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Gateway One/Peabody Plaza Is Here To Stay

In the 1970s/80s the City of St. Louis sought to keep the Gateway Mall marching Eastward toward the the Old Courthouse and Arch. However, there was no money to pay for it. There were also historic buildings in the blocks — the owner(s) proposed renovating the historic buildings. Another plan was selected:

Downtown business executives and union leaders created Pride Redevelopment Corp. and successfully pushed for a plan to clear the land between Kiener and Serra. Then, they would develop office towers on the north side, facing Chestnut. The revenue from the towers would underwrite costs for a “half mall” on the south side.

Over the protests of preservationists, the three notable buildings were demolished. But because the economy remained in a trough, only one tower was built: Gateway One, the 15-story sore thumb that has irked scores over the years. (Now it’s Peabody Plaza, home to Peabody Energy.) (Spotlight: Building interrupting the Gateway Mall is a mayor’s regret)

The Buder & International were imploded in August 1984, the Title Guaranty was also gone by the end of 1984. The half-mall plan called for four identical buildings — one on each of the four blocks from 6th to 10th.  More detail here.

Gateway One is now Peabody Plaza
Gateway One is now Peabody Plaza
Looking East from Citygarden
Looking East from Citygarden
The historic Western Union building facing 9th between Chestnut & Market was razed in 1993 for a 2-block passive green space as part of the Gateway Mall, later remade into Citygarden.
The historic Western Union building facing 9th between Chestnut & Market was razed in 1993 for a 2-block passive green space as part of the Gateway Mall, later remade into Citygarden.
Another 1993 photo of the Western Union building at 900 Chestnut, with the Gateway One in background
Another 1993 photo of the Western Union building at 900 Chestnut, with the Gateway One in background, left

In hindsight, most acknowledge the half-mall plan was a mistake. It was already dead by 1993, but demolition continued. Had the buildings on the two blocks West of Gateway One not been razed the one half building wouldn’t have stood out so much. I moved to St. Louis in August 1990 — Gateway One was already complete by then, But in 1992/93 I personally argued with architect Donald Royce, telling him razing the two blocks between the Gateway One and the Serra “Twain” block was another mistake. Fifteen years later Citygarden almost makes up fir the bad decision.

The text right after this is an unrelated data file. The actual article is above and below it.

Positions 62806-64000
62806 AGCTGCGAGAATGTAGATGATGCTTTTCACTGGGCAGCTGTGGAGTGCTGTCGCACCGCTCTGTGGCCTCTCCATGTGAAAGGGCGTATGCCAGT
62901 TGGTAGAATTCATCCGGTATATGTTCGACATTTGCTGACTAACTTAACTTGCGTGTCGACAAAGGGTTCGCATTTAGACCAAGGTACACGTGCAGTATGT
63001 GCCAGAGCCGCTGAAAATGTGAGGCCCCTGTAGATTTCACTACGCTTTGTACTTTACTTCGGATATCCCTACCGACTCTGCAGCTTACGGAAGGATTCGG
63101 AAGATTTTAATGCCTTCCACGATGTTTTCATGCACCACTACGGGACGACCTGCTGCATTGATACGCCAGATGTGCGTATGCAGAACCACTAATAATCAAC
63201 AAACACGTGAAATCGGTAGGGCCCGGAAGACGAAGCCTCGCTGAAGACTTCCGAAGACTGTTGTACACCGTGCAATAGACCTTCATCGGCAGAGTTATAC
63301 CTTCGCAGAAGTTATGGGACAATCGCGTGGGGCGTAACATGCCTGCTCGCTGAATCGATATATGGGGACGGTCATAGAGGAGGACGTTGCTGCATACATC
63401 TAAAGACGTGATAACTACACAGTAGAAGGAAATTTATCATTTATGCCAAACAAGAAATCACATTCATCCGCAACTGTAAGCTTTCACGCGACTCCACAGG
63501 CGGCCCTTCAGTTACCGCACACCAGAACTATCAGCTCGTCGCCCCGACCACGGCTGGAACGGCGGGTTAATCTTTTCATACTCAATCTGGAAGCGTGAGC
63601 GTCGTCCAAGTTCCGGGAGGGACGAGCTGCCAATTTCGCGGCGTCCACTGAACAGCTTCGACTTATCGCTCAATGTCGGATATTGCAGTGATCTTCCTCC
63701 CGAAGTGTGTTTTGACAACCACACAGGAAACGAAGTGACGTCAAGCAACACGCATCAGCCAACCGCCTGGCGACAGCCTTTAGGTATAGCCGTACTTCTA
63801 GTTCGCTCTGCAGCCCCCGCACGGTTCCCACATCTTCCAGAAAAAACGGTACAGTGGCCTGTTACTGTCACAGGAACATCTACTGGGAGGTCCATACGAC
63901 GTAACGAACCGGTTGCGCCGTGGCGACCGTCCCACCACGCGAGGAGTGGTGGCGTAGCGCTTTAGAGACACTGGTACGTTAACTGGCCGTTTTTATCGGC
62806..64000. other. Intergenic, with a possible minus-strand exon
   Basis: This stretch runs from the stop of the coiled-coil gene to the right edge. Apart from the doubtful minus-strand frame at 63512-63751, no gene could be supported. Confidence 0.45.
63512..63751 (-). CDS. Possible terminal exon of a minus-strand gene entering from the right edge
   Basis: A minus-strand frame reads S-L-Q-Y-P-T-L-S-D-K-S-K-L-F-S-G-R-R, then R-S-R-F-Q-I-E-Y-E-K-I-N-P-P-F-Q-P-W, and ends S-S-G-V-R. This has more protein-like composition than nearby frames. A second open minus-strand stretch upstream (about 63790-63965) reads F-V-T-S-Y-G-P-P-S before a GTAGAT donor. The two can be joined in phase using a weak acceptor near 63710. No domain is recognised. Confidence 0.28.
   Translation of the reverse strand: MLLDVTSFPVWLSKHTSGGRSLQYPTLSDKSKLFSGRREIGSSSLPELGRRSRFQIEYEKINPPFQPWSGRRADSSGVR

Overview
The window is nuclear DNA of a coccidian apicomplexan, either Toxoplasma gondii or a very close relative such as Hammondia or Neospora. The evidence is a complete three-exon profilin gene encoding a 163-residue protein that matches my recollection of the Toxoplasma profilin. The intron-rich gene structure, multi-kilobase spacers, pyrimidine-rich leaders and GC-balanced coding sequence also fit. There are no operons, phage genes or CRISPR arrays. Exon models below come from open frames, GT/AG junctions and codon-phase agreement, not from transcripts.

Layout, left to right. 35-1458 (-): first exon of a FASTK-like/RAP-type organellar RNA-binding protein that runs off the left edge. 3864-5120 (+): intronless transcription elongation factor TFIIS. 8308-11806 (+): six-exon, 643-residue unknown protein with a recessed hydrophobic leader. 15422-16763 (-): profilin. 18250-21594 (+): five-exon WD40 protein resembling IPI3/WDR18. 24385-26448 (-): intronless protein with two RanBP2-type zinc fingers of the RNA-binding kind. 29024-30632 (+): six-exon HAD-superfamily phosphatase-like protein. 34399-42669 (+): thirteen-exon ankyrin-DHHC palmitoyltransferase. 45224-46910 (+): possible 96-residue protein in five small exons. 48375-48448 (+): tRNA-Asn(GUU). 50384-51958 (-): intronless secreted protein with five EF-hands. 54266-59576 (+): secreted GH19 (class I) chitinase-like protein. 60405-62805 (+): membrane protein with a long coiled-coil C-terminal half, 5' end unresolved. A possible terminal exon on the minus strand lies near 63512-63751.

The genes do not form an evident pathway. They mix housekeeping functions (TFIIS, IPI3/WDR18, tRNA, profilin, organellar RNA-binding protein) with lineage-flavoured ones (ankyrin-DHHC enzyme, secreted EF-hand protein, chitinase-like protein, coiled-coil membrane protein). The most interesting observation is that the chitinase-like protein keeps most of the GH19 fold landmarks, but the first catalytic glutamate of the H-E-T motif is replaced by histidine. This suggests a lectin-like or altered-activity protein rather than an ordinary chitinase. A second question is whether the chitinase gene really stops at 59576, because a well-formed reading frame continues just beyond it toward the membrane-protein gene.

Back to Gateway One.

Over the years many have said it should be torn down. I’m no fan on the building, but that’s not going to happen. Ever.

The building sold in 2006 for $65 million. For many decades the building will be too costly to raze for more park space — we can’t afford to redo the excessive park space of the Gateway Mall — we don’t need more.   Peabody has another decade remaining on their lease and the building will remain viable for decades.

Face the facts — it’s not going anywhere. Just be thankful St. Louis abandons plans before they’re finished, otherwise we’d have a total of four.

— Steve Patterson


Currently there are "7 comments" on this Article:

  1. JZ71 says:

    Never say never . . . similar, but different – in Denver, to expand their convention center, they purchased and demolished an office building that was less than 20 years old (shown on the left in this photo). It’s all about dollars and priorities . . . and I’d argue that St. Louis has far bigger priorities than a) buying occupied office buildings, b) tearing them down, and c) creating more “parkland” or “open space”. https://www.facebook.com/TheDenverEye/photos/a.408273059214582.85088.404626169579271/1031767433531805/?type=3&theater

    • Yes, we do have much bigger priorities — which is why it’ll never be torn down. Never.

      When we built the dome we razed a convention hotel that was only 10-15 years old. But there’s nothing adjacent to Gateway One to threaten it in such a way. It will never be torn down. Never.

  2. KevinB says:

    Good. I’m glad it was built (it’s a very nice building, inside and out) and I’m glad it won’t be going anywhere for more unnecessary park-and-plaza space. Now if a significant portion of the western Mall can be turned over to highrise construction we might have a central CBD spine that somewhat resembles that of a major American city!

    • Justin says:

      I agree its better than park space (downtown has far too much as it is), but it would have been nice if they had kept the title guaranty building instead of building the Peabody building which rather plain. uninspired and unremarkable.

  3. Brian Wittling says:

    the Mall isn’t a bad idea – it was just poorly executed. The roads N & S are often unnecessarily wide, and the buildings fronting it are dead zones. To make this work, you’d need walkable streets, dense retail on the street-level frontages of the high rises, and streetcar loop around it that would get people from the Jefferson Memorial / Landing, to Union Station and out to the Fox & Symphony.

  4. ParallelParker says:

    Building Gateway One was a startlingly inane planning decision. Against better advice, civic leaders wanted an open Gateway Mall, so they tore down beautiful historically and architecturally significant buildings to clear the mall and then immediately filled in (asymmetrically) the open space they wanted by building a pedestrian building in half the space that had just been vacated. This exercise earns an “F” in Logic 101. All of that is before we get to the fact that several of these companies then moved off the mall that they wanted.

  5. rgbose says:

    Replacing the Kiener garages with something more worthy and productive would have a much greater impact


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